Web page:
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NAB Show Premiere to Demonstrate How NextGen TV Can Spot ‘Fake News’

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(Image credit: ATSC)

WASHINGTON—NAB, E.W. Scripps, IT consultancy Fincons Group and the News Literacy Project will demonstrate how local TV newsrooms can use NextGen TV’s dynamic, interactive capability to combat fake news.

“The important role broadcasters play in educating and engaging American viewers is more vital than ever as we look at the landscape of misinformation that has permeated our culture,” said NAB CTO Sam Matheny.

The demonstration, part of the NAB Show Premiere session on April 21 at 12:30 p.m. EDT, will examine how these capabilities can be used to improve the news literacy of the public and combat misinformation, which NAB calls “one of the biggest problems facing our democracy—and the media industry—today.”

During the eight-minute demo, real-life examples of how consumers can research credible news sources and test their own news literacy skills by engaging with interactive content via a NextGen TV-compliant application that offers quizzes, polls, tips, a VOD library and other resources that can be used during live programming, NAB said.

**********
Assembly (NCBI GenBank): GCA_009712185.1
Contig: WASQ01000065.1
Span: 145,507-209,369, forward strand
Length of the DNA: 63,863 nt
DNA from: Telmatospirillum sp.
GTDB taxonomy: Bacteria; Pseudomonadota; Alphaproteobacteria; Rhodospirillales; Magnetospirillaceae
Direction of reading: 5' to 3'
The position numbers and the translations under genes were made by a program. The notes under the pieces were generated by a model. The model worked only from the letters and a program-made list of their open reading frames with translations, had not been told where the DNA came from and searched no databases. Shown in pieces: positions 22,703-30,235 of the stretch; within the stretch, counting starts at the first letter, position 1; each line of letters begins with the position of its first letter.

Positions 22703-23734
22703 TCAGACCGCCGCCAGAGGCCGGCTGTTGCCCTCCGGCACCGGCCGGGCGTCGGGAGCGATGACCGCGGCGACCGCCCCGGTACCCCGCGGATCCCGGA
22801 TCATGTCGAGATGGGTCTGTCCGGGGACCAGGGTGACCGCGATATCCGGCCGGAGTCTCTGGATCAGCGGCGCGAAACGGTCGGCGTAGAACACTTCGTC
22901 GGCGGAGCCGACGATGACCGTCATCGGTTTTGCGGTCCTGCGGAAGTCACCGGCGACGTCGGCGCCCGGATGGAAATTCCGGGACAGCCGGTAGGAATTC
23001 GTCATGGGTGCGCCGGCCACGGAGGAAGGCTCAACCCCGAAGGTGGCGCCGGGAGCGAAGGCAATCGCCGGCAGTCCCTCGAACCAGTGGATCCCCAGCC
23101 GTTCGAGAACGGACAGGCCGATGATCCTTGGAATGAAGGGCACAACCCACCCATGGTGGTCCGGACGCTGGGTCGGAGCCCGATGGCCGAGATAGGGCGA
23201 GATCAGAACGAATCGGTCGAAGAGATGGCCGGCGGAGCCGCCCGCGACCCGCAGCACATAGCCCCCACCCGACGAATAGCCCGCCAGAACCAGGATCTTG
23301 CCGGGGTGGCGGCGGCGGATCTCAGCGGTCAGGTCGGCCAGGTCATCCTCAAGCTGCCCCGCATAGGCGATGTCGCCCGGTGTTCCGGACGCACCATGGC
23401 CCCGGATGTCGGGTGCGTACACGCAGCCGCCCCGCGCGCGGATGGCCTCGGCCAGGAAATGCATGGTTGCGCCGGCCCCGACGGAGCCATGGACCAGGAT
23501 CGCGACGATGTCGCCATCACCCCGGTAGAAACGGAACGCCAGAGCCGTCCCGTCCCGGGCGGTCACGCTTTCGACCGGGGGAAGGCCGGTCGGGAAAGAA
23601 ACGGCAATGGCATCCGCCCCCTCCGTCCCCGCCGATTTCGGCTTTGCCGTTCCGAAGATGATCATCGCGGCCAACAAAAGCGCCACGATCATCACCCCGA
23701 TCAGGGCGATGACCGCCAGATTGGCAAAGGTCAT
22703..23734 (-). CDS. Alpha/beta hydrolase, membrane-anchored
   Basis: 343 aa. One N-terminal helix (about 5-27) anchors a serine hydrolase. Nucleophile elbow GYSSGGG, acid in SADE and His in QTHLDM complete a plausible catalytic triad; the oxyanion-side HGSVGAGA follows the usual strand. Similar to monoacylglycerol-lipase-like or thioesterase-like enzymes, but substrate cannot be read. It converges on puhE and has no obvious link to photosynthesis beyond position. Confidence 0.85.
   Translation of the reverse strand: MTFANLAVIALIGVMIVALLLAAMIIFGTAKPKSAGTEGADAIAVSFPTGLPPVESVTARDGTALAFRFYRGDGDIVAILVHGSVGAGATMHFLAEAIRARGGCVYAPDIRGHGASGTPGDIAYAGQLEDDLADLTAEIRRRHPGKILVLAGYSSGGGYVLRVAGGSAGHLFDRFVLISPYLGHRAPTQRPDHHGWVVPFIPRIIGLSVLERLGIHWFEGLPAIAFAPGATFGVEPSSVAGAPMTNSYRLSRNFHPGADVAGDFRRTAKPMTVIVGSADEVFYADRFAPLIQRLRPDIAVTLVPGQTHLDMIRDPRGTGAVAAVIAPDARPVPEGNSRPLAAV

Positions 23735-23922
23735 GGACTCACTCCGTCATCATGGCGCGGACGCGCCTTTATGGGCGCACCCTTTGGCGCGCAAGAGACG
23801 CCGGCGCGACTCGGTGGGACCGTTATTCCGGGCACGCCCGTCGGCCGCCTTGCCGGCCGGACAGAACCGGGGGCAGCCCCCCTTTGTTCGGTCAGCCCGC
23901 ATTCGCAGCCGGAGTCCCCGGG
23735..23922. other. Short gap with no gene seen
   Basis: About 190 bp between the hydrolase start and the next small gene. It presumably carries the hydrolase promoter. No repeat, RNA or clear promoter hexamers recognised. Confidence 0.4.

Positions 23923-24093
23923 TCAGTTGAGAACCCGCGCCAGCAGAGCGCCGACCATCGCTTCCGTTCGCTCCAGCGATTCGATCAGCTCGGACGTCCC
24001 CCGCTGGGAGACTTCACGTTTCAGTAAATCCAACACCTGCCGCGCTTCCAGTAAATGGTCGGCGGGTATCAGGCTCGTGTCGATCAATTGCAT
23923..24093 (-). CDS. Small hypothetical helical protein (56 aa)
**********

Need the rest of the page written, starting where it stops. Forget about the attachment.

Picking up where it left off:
“NextGen TV is a terrific opportunity for companies like Scripps to further our mission to inform, engage and entertain our consumers,” said Scripps President and CEO Adam Symson. 

An interactive Q&A and networking session with tech, journalism and news literacy experts from the companies participating in the demo will take place at 1 p.m. 

“We’re excited that news literacy is the focus of this demonstration that shows how new technology can be used in innovative ways to educate people to recognize fact from fiction,” said Darragh Worland, vice president of creative services for the News Literacy Project.

Phil Kurz

Phil Kurz is a contributing editor to TV Tech. He has written about TV and video technology for more than 30 years and served as editor of three leading industry magazines. He earned a Bachelor of Journalism and a Master’s Degree in Journalism from the University of Missouri-Columbia School of Journalism.